Papa Ra’auhttp://photo-diaries.com/home/wp-content/uploads/2019/08/IMG_3897-1024x768.jpg 1024 768 Cyndie Burkhardt Cyndie Burkhardt http://1.gravatar.com/avatar/11bdd8db01b75029c52c377a9af40bca?s=96&d=mm&r=g
I arrived at Hanga Roa hospital on Easter Island at 3pm on Tuesday afternoon. I was looking for Pamela, the woman in charge of Papa Ra’au. The day before I was on a tour of the island, in awe of the Moai statues and the landscape, and I struck up a conversation with Benjamin, the Samoan guide. He asked about my work and when I mentioned health and wellness he told me about a woman who helps people with “alternative” medicine. Two years prior he had a physical ailment that kept him from playing rugby and he was also experiencing anxiety. When he spoke to her he started crying. With Pamela’s herbal baths and energy massage he got better. He suggested I go see her.
Sitting at the hospital
Sitting in her office/treatment room, Pamela immediately struck me as intense. I asked about Papa Ra’au, the ancestral medicine from traditional Rapa Nui culture. She held my gaze as she spoke slowly and deliberately, carefully choosing her words. Pamela said people need to look inside to find out what’s wrong with them and she repeatedly pressed her thumb into her chest to emphasize the point. She said people are inflexible and narrowly focused, they need to control everything—within themselves, with others, and with laws. We’re sick because of the mind.
Papa Ra’au is the treatment of disease and illness through natural medicine and especially medicinal plants. The custom is to treat the whole person—body, mind, and spirit. Health is strongly linked to the connection between all beings (human and animal), the earth, plants, air, water, spirits, and the universe.
A different kind of therapy
I asked Pamela how she gets people to go inside. Her massage therapy focuses on the pineal gland, where she “opens people up, cleans them out, then closes them back up again.” I was both intrigued and intimidated, thinking I’d personally prefer her herbal bath or harmonization (like reiki but not reiki). There’s also a bit of talking in order to help people understand, which adds an element of psychology to her work, although she’d see it as spirit.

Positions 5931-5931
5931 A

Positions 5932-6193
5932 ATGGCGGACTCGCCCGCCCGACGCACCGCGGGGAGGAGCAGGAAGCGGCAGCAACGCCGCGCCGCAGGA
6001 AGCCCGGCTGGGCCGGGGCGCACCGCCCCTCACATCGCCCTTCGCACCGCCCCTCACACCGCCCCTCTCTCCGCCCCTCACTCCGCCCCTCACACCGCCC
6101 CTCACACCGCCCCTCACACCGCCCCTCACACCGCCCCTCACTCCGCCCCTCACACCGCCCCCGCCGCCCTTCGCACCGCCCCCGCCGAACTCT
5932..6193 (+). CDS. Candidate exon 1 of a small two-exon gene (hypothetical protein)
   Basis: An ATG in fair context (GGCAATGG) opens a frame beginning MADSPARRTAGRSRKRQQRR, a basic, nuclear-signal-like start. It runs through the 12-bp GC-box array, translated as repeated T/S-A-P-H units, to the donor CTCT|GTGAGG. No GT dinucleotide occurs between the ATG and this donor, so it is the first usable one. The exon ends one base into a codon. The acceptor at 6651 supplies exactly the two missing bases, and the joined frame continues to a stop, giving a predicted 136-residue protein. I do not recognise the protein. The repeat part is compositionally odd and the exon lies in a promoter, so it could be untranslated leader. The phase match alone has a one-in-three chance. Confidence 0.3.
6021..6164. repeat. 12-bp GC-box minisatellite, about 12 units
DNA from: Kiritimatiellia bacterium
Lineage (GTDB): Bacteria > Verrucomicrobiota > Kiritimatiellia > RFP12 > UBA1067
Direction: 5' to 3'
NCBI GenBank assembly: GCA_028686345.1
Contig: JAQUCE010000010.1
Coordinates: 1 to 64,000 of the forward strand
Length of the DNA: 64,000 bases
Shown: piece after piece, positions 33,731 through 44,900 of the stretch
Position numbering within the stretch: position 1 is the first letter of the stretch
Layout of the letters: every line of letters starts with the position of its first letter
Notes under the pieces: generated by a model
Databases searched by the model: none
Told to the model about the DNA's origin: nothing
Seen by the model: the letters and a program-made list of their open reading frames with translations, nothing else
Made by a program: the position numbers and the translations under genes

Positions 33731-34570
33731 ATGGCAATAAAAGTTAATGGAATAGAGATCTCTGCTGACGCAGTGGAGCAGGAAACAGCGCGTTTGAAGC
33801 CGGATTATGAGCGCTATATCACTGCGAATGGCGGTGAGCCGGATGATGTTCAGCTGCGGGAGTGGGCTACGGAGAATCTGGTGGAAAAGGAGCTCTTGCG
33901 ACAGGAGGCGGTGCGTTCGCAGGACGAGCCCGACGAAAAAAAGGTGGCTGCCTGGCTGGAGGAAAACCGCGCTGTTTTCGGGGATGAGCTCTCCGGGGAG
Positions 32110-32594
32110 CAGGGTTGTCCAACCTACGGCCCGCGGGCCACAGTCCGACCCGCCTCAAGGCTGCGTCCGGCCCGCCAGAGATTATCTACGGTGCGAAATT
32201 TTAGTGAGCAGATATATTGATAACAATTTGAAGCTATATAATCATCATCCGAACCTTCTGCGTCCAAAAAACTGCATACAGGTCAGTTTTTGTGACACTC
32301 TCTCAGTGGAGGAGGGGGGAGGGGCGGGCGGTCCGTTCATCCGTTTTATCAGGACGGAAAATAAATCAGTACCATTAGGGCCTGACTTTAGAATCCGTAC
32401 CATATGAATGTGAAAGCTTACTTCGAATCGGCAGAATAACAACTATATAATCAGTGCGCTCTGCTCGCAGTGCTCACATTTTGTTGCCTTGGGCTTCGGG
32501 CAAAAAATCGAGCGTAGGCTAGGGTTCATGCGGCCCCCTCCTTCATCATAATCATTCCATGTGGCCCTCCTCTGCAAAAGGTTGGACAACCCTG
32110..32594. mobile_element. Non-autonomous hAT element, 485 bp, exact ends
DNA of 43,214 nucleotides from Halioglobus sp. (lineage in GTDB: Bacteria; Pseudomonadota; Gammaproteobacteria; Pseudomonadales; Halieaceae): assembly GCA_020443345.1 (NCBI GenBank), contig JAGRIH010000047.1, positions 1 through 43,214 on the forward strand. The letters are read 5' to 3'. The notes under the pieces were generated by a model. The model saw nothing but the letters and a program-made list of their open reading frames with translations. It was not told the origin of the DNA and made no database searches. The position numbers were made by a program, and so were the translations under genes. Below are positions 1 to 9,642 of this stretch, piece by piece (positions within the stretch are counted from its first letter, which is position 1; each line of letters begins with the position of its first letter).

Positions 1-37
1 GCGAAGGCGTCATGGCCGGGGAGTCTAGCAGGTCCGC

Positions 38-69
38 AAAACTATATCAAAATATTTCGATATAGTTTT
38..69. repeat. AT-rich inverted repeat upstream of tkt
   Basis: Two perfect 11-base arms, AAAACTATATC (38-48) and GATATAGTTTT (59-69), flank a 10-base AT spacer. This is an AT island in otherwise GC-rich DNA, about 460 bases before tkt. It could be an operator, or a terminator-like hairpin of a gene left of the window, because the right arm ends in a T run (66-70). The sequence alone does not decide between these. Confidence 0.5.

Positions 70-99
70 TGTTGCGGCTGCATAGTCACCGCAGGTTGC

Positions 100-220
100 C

This ancient knowledge has been passed down through generations and Pamela has spent her entire life learning Papa Ra’au from her family. She proudly defends her Rapa Nui heritage and her beliefs.
A university wants her to teach and a pharmaceutical company wants to learn her methods. They want to “take” from her and make lots of money. “Why should I give it to them?”, she asks. “This is my life, I’ve learned everything from my grandmother, and it’s her life. How can I give it away? …it’s not a piece of paper from a university.”
Pamela asked what I needed and I said I didn’t need anything. She wouldn’t accept my answer and kept asking. I relented and chose harmonization—the energy massage. Lying on her table with my eyes closed, I could feel her body close to mine and her hands over me. My mind was exceedingly restless. Eventually the random thoughts subsided and I became aware of feeling blissfully calm and sleepy. Then she left the room.
Afterward, I asked Pamela what energy she felt from me and was told “it’s not important.” As I prepared to leave I felt a strong urge to hug her. We held each other in a close embrace and she whispered, “I held you like a little baby.” She started to sway, as if lulling me. When it was over we simultaneously kissed each other on the neck. Whatever I did or didn’t need, the hug was the real harmonization and I was grateful.